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Karachi pet dog attack: Owner agrees to put down animals

The dogs attacked a lawyer in Defence earlier this month

SAMAA | - Posted: Jul 9, 2021 | Last Updated: 5 months ago
SAMAA |
Posted: Jul 9, 2021 | Last Updated: 5 months ago

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A Karachi man whose pet dogs attacked a lawyer in Defence last month has agreed to put down the animals immediately. Mirza Akhter Ali was attacked by two pet dogs while he was out on a morning walk in Khayaban-e-Sehar on Monday. The animals charged at him and bit his arm after which Ali was rushed to the Ziauddin Hospital. A case was registered under sections 289 (negligent conduct with respect to animal), 337 (causing hurts on the head or face of a person), and 34 (acts done by several persons In furtherance of common intention) of the Pakistan Penal Code. In a hearing on Friday, Ali and the owner of the dogs, Humayun Khan, told the Sindh High Court that they have reached a compromise. "Humayun Khan tenders unconditional apology to Mirza Akhter Ali for the hurt and injury caused to him," the agreement stated. It barres Khan from keeping "ferocious or dangerous" dogs as pets. "Any other dogs kept as pets shall be registered by the Clifton Cantonment Board and shall not venture out on the streets without a properly trained handler." The dogs have to be on a leash at all times when they are outside. The compromise added that Khan will "painlessly put down" the dogs involved in the attack immediately and donate Rs1,000,000 to the Ayesha Chunrigar Foundation. CBC instructs residents to get pet dogs registered It is mandatory for people keeping pet dogs in their houses to register the animals with the Clifton Cantonment Board as per Section 119 of the Cantonment Act, 1924, a notification issued Thursday stated. In the case of failure, the CBC shall take all necessary actions as per section 119 of the Cantonments Act, 1924 which includes detention or destruction of dogs, imposition of fines, legal action, and remedies under the prevailing laws etc. Training pet dogs Earlier, in an interview with SAMAA TV’s programme Naya Din, animal rights activist Sadaf Arif explained how necessary it is to train these dogs to avoid such situations. She said that it was the fault of the owner. Not only the pet but the caretaker himself should be trained enough to have a pet. The government should monitor whether the pet owner is eligible to keep a pet. Follow SAMAA English on Facebook, Twitter, and Instagram.
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A Karachi man whose pet dogs attacked a lawyer in Defence last month has agreed to put down the animals immediately.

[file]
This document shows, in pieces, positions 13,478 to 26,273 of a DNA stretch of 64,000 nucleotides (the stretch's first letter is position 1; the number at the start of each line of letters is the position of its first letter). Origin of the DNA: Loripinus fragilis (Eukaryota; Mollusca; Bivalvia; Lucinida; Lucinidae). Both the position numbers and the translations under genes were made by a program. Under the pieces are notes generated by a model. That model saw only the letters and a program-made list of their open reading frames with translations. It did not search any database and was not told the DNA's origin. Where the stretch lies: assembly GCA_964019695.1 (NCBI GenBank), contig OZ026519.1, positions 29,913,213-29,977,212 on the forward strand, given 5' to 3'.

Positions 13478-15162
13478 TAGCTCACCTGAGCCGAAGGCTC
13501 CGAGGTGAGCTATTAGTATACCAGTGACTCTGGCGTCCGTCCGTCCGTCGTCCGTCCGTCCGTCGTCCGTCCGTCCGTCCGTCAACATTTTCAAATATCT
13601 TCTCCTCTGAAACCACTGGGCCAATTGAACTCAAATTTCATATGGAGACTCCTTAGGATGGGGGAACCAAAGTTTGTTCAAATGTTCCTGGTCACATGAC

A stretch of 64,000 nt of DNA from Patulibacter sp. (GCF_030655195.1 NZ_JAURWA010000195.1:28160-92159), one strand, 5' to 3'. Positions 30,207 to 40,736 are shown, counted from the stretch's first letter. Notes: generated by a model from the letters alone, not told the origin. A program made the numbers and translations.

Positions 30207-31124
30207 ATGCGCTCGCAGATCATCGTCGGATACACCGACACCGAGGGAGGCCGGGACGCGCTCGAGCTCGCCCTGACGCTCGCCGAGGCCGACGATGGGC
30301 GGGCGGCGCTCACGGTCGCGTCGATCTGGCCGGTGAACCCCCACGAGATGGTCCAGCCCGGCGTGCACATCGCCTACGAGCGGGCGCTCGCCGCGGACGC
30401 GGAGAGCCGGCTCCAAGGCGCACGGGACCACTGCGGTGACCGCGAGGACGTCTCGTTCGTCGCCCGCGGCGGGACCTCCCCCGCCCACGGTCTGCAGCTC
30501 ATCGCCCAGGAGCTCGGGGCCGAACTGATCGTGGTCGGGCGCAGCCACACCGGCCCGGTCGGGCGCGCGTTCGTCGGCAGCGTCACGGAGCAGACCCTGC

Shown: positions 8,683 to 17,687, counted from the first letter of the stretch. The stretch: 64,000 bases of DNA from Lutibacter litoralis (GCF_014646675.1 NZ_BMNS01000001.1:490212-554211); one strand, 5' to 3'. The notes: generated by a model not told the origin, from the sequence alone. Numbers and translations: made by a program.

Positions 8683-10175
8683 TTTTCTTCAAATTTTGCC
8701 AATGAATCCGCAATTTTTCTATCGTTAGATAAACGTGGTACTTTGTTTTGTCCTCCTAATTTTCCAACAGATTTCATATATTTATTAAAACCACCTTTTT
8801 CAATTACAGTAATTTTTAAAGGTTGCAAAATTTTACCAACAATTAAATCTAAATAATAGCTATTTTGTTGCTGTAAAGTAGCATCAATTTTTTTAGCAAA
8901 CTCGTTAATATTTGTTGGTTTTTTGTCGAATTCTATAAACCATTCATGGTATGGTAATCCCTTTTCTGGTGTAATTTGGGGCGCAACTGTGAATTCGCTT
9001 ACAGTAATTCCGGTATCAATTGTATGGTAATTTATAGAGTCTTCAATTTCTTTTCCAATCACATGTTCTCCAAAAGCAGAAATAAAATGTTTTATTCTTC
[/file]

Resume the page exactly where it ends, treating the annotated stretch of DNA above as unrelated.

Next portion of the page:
Mirza Akhter Ali was attacked by two pet dogs while he was out on a morning walk in Khayaban-e-Sehar on Monday. The animals charged at him and bit his arm after which Ali was rushed to the Ziauddin Hospital.

A case was registered under sections 289 (negligent conduct with respect to animal), 337 (causing hurts on the head or face of a person), and 34 (acts done by several persons In furtherance of common intention) of the Pakistan Penal Code.

In a hearing on Friday, Ali and the owner of the dogs, Humayun Khan, told the Sindh High Court that they have reached a compromise.

“Humayun Khan tenders unconditional apology to Mirza Akhter Ali for the hurt and injury caused to him,” the agreement stated.

It barres Khan from keeping “ferocious or dangerous” dogs as pets. “Any other dogs kept as pets shall be registered by the Clifton Cantonment Board and shall not venture out on the streets without a properly trained handler.”

The dogs have to be on a leash at all times when they are outside.

The compromise added that Khan will “painlessly put down” the dogs involved in the attack immediately and donate Rs1,000,000 to the Ayesha Chunrigar Foundation.

CBC instructs residents to get pet dogs registered

It is mandatory for people keeping pet dogs in their houses to register the animals with the Clifton Cantonment Board as per Section 119 of the Cantonment Act, 1924, a notification issued Thursday stated.

In the case of failure, the CBC shall take all necessary actions as per section 119 of the Cantonments Act, 1924 which includes detention or destruction of dogs, imposition of fines, legal action, and remedies under the prevailing laws etc.

Training pet dogs

Earlier, in an interview with SAMAA TV’s programme Naya Din, animal rights activist Sadaf Arif explained how necessary it is to train these dogs to avoid such situations. She said that it was the fault of the owner.

Not only the pet but the caretaker himself should be trained enough to have a pet. The government should monitor whether the pet owner is eligible to keep a pet.

Follow SAMAA English on FacebookTwitter, and Instagram.

 
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